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Published on January 05, 2018 16:21 Tags: book, book-review, how-to-travel-light, quint, shreevatsa-nevatia, vani, vani-author, vani-kaushal

Their World is Shrouded in Silence: Author of Book on Bar Dancers

Vani via Quint

At thirteen, Munia has just had her first period when her so-called father sells her off to Babulal Dadua, headman of their bedia community – and a pimp. Without Prejudice by Devasis tracks the journey of this young girl from an indiscreet village in the heart of Chambal Valley, to becoming Pallavi Singh, one of the most famous bar dancers of Mumbai.

In his debut novel, the author not only commentates on the social stigma attached to the profession of bar dancers in India, but also asks some pertinent questions – is a woman’s body her own? How far does her freedom extend? What can she do when social traditions, laws of the land and above all, prejudices of individuals, bind her down; make her a commodity to be bought and sold? How can she turn back the tidal wave of social events set loose by the origins and consequences of various social traditions?

Without Prejudice, which took about eight years of intensive research, had initially been written in the non-fiction format, the author tells me. It was however while revising its second draft that he saw a storyline emerging – one that celebrated the triumph of human spirit. “It is the story of a socially excluded yet courageous young girl, a maverick, scheming yet lion-heart, middle-aged mentor, and an introverted, sincere young man, surrounded by years of taboo and social exclusion. So, instead of a non-fiction, I wrote a novel,” says Devasis of his book – which, by the way, has a nice romantic angle to it.

But, why did he write about bar dancers when he could have very well written about anything else? “Well, the problem is that whatever we know about these girls is fed to us by the administration. Look at the media reports, they only carry versions released by the police. Where is the reportage from the dancers’ point of view?” Devasis argues – and I cannot not agree to that, considering as a book around this theme was long overdue, more so after Maharashtra government’s ban on dance bars in 2005 that rendered about “one hundred thousand dancers redundant”. Just as I am made aware of this statistic, I begin to wonder if Devasis’s characters were inspired by real life.

“Yes,” he answers, “I have met a number of bar dancers while researching for the book.”

And, was it easy to get information out of them?

“The research was very difficult,” he says without mincing words. “This world is shrouded by a blanket of silence. Very difficult to penetrate. But, once you know the dancers, you can see that they are as gracious and intelligent and full of empathy as any other human being. They have to trust you. Because of taboo attached to their social status, either they tend to avoid mainstream or get covertly aggressive/defensive in social situations.”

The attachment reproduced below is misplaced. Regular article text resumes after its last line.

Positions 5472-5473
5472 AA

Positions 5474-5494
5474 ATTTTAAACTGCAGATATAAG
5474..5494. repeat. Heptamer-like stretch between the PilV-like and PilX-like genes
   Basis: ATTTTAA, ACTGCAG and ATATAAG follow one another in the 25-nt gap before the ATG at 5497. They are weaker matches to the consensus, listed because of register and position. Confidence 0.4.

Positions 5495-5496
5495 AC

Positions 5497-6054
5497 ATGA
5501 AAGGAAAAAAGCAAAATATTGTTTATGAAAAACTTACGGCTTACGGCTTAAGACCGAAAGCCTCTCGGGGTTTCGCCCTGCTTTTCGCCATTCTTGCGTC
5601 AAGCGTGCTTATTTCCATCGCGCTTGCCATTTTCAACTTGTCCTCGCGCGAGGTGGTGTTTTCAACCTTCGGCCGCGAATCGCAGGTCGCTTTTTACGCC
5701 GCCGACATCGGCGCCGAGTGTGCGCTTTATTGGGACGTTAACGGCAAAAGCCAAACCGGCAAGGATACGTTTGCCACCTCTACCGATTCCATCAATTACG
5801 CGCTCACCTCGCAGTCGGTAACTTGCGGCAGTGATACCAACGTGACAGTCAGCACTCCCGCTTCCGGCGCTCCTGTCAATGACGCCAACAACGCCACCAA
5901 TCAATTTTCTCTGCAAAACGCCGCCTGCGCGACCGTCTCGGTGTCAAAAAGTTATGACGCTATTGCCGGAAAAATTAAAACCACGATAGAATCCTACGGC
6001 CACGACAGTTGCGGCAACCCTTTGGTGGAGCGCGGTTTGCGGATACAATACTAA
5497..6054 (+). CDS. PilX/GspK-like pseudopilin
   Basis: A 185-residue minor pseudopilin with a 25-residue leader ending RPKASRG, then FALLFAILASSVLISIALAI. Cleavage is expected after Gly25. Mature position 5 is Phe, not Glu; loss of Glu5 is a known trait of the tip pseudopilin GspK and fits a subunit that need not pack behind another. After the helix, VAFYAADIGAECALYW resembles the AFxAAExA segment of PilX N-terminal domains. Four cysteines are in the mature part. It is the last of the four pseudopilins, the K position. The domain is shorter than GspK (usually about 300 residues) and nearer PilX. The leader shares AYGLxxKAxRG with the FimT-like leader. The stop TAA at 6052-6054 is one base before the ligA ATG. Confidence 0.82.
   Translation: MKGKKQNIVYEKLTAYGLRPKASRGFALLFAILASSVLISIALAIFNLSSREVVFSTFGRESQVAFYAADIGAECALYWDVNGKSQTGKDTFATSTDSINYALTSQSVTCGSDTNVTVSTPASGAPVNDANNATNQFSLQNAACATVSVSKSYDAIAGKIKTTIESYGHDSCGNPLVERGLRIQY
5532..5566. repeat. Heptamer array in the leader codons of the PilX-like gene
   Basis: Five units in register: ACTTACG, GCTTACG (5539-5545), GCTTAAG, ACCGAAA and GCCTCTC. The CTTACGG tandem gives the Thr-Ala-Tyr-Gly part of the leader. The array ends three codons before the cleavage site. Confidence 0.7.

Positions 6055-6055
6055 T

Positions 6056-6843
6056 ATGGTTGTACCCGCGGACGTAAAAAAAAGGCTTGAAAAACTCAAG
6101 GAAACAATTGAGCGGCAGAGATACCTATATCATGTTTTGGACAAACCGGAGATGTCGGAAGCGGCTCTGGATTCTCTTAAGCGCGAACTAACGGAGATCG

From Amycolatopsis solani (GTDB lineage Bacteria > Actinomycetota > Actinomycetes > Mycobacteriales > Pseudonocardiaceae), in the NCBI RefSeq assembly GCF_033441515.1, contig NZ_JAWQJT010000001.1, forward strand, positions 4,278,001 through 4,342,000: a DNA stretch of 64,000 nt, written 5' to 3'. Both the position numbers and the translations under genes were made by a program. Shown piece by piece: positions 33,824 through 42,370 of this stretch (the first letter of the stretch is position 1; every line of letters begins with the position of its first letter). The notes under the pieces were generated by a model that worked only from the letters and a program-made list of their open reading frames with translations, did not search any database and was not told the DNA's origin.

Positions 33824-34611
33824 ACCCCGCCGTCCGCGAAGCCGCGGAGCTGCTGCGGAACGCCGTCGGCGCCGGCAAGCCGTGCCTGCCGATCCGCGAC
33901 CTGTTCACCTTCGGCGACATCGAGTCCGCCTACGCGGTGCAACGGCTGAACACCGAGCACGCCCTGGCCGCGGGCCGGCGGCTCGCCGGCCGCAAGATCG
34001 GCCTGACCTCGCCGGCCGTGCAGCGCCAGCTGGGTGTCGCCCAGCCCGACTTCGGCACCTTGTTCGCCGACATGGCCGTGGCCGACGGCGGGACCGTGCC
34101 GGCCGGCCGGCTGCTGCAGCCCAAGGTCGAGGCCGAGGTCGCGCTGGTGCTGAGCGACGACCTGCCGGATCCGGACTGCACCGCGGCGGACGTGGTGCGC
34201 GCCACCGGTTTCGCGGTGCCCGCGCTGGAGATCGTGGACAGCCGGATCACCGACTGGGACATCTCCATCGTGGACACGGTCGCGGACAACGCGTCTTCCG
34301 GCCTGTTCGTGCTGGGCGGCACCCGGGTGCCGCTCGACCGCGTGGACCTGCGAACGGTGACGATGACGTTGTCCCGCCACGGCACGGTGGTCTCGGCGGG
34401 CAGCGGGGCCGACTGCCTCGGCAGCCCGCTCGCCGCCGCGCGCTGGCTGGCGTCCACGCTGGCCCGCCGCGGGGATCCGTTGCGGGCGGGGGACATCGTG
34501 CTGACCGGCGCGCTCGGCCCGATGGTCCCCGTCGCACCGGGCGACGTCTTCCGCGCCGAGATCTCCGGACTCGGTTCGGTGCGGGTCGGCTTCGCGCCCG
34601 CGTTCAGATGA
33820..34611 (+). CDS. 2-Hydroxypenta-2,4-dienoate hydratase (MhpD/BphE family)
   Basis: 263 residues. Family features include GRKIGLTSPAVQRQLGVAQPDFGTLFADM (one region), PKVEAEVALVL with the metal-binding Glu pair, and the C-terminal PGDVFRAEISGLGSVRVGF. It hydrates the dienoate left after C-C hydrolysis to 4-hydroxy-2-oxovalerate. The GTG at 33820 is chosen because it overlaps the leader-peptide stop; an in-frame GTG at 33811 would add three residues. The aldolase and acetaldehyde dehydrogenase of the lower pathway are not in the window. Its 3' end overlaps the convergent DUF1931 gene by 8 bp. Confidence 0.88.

The book has an interesting array of characters and a fast-paced narrative that packs a lot of facts alongside fiction, and asks many questions. Here is an excerpt from the book:

“As he watched, Roy felt questions rise unbidden in his mind. How did such beautiful girls land up in a dance bar? Popular belief held that most of these girls had been forced into the profession, owing to physical threats or economic compulsions. But what compelling circumstances made them stay? While interacting with so many customers every day, they could reach out for help. Did they do that? What was the pattern of trafficking? How did the supply chain work? Roy was not convinced that brute force alone could be the reason why the girls adhered to the system…He reasoned that if dancers in bars were not in the hard-core flesh trade, then why would there be coercion or fear at all?”

As I delve deeper into the story, it becomes apparent that the author is eager to reduce the prejudices that exist against the bar dancers. When I ask him if that was his intention, he answers me with an emphatic “Yes”. “Those who discuss or write about this world do not know about it. And, those who are a part of it do not talk,” he tells me, explaining that as the reason why somebody had to write about it.

So, is there a way to rehabilitate bar dancers, I ask him in the end. “The problem of dance bars is a social issue and it needs a social solution, not a political one,” he says. “By enacting laws or by policing the problem will not go away. It is a huge discussion and needs to be done in all earnestness, not as a short-cut method.” That’s food for thought, isn’t it?

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Published on February 25, 2018 21:22 Tags: bar-dancers, book, book-review, vani, vani-kaushal

How a Man Cycled 22 Days to Reach the Commonwealth Games!

Vani via Quint

When I picked up Nataunki Diaries, it promised to open such urban and rural vistas of India for me as I have never seen – well, not on a ‘dhoodhwallah’ bicycle, at least! And having read the book now, I can safely say, the book over delivers. It is as much a compelling account of the adventure its author, Dominic Franks, undertook in 2010 travelling from Bengaluru to Delhi aiming to reach in time for the Commonwealth Games, as a manual about surviving a bicycle journey in India, including tips about how to ignore unsolicited advice that you get along the way. Franks’ candid humour, piquant wit, and nuggets of wisdom further spice up the book. Here’s an interesting excerpt to put things into perspective:

“When they (people at a chai shop) heard I was on a long cycle yatra, they told me to watch out for my testicles swelling up. They gave me all manner of preventive remedies that included coating my balls with turmeric and tying a damp muslin cloth around them before getting on the cycle. The ideas came thick and fast. I laughed at it all.”